Perhaps Love Review - By Wendy Teo - December 07, 2005
STARRING: Takeshi Kaneshiro, Jacky Cheung, Zhou Xun, Ji Jin Hee
DIRECTOR: Peter Chan
The skinny: Top actress Sun Na (Zhou Xun) comes face to face with her ex-lover, Lin Jiandong (Takeshi Kaneshiro), when the latter agrees to co-star in her latest movie. It is directed by Sun Na's boyfriend, Nie Wen (Jacky Cheung). Despite Jiandong's persistence, Sun Na refuses to acknowledge him. Jiandong can't get over her betrayal for the sake of fame. 10 years ago, while a creative drought leaves Nie Wen wondering whether his relationship with Sun Na is one of mutual benefit or true love.
When the movie starts taking on a dangerous parallel to their real-life love triangle, Sun Na is forced to make a decision between the two men.
The review: A musical within a movie sounds unwieldy in concept, but Peter Chan has proven otherwise. Peter segues the three key characters' mirroring reel and real lives so masterfully that there's no room for incoherence. The well-contained Broadway bits - choreographed by Farah Khan, who also did Mira Nair's Vanity Fair - are lovely bursts of colour, dance and song that perk up the production at the right intervals.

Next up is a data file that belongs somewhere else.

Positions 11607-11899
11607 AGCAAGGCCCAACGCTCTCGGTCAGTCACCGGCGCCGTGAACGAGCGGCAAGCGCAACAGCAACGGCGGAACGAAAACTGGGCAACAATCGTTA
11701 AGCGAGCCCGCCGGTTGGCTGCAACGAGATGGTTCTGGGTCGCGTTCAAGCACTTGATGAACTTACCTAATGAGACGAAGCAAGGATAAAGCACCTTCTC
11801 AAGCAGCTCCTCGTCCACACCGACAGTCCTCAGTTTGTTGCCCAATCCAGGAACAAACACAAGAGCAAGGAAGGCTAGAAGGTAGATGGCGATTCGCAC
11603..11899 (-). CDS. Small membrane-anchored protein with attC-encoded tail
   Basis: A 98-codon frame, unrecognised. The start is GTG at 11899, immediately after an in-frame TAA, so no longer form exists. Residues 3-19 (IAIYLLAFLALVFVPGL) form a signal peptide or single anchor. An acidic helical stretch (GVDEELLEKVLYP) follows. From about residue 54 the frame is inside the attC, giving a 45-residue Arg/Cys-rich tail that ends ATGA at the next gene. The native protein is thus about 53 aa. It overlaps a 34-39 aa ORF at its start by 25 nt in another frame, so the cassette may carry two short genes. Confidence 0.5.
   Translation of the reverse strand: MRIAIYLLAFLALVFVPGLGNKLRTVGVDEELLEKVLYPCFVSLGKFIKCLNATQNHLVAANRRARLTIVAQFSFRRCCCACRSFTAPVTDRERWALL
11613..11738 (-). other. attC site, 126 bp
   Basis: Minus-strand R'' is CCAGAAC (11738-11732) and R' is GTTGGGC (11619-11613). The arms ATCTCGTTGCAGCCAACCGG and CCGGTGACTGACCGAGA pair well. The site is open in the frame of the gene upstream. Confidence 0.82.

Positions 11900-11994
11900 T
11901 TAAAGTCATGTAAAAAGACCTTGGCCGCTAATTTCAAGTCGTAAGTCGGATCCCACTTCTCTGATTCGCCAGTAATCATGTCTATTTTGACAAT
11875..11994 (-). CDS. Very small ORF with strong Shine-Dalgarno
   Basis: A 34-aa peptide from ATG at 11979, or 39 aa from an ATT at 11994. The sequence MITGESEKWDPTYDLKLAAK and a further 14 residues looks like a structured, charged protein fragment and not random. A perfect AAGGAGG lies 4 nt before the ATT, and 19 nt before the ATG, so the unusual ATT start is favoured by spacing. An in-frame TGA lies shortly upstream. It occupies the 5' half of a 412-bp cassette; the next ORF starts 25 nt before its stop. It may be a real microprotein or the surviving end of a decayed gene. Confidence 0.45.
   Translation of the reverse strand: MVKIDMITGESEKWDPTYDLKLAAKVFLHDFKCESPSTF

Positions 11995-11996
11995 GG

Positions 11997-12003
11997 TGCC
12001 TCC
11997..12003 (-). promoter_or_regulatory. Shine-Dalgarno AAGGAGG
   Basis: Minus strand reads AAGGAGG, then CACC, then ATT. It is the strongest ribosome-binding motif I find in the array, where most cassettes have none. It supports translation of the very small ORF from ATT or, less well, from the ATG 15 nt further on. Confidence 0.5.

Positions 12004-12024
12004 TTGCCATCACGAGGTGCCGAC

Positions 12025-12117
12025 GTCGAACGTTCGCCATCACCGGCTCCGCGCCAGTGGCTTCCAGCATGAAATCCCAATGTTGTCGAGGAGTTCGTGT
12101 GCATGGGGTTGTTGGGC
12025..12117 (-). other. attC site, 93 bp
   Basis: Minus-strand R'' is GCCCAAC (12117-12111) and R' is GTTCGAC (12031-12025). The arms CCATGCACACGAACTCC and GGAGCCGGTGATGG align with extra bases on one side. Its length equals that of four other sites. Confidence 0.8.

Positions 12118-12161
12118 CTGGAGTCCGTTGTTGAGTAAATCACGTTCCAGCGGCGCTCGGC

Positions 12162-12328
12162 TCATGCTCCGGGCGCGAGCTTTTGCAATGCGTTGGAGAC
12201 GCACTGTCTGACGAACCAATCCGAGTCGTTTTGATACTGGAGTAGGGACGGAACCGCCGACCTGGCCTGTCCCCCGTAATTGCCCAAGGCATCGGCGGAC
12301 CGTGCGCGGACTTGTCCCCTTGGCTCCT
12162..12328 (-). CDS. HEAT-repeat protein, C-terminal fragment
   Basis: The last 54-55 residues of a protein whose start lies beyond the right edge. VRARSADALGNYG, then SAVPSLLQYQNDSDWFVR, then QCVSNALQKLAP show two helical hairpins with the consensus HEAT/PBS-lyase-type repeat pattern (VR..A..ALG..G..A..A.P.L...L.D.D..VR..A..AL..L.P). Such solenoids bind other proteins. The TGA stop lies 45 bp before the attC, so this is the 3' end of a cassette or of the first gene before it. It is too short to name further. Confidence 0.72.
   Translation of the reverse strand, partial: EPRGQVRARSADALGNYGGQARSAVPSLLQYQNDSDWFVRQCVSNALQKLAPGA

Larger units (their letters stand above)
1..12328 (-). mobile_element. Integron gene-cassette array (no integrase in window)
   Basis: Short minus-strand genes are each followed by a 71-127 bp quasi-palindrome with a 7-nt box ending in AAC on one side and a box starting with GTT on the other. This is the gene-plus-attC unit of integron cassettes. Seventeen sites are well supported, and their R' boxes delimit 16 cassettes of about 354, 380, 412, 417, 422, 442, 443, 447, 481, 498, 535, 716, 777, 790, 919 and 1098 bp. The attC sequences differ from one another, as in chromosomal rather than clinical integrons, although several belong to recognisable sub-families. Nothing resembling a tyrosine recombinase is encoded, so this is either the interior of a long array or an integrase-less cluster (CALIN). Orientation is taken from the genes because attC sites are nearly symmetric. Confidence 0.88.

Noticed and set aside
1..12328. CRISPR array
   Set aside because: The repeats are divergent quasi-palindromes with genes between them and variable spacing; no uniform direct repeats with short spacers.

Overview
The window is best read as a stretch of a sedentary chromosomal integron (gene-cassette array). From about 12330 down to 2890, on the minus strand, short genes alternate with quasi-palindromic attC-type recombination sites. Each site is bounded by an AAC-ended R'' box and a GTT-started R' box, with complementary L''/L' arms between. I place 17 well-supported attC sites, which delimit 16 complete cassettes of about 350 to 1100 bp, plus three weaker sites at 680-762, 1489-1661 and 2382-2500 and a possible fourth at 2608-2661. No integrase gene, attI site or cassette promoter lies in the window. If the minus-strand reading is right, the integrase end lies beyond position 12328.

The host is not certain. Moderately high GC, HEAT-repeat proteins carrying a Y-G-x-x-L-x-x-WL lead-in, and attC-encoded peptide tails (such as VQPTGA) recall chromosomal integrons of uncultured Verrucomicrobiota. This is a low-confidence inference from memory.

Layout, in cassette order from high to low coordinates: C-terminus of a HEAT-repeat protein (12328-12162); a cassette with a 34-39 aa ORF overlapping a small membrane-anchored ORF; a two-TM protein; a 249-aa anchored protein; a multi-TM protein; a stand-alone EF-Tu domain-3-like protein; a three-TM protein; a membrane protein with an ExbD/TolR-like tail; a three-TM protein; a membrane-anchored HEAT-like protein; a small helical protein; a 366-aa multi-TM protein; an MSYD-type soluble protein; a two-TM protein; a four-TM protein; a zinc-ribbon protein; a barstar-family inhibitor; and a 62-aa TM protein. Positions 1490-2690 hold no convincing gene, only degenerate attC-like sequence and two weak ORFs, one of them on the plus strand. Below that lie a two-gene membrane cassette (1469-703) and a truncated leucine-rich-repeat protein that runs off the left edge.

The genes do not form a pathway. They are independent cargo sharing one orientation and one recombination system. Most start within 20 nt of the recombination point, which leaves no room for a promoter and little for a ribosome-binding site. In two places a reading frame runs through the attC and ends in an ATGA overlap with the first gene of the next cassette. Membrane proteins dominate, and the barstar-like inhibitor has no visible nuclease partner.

The soundtrack by Peter Kam and Leon Ko has a good mix of catchy musical numbers and modern pop ballads to distinguish between the two story lines. And Korean actor Ji Jin Hee (Jewel In The Palace) proves to be quite the surprise despite his wonky Mandarin. While his multiple-cameo part as the memory angel Montage - who pops up everywhere as a chauffeur, projectionist, noodle shop owner etc - doesn't exactly stretch his acting chops, Jin Hee pulls off a decent showing with his vocals.
As the only cast member with proper singing credentials, Jacky doesn't disappoint with his expansive baritone. Unfortunately, the only moment for him to shine is in his musical solos.
For, in the acting department, being up against Zhou Xun and Takeshi Kaneshiro leaves him in the supporting shadow. Zhou Xun is magnetic as the opportunistic Sun Na heading for a comeuppance. She swings between fragility and calculated shrewdness with ease, and is the perfect match to Takeshi, who displays a never-seen-before vulnerability as the jilted Jiandong.
The camera simply laps up his close-ups at every opportunity, but his performance will show that he's no mere idol. Perhaps Love will make the most cynical viewer fall for him.
The one scene that justifies the ticket price: When Jiandong reveals to Sun Na the reason behind his decade-long insomnia.
Takeshi cries with such conviction and heartbreak that it will give you goose-bumps.
The one scene that will eject you from your seat: The slow-mo 'death fall' of the circus master in the musical - Jacky/Nie Wen/Circus Master's cramped expression of horror was corny beyond compare.
Best quote: A bitter Jiandong tells Sun Na: 'You made me love a person I despised, and made me despise myself.'
Moral of the story: Don't let fame get to your head.
Another article: Interview with Takeshi Kaneshiro - Prima donna or painfully shy?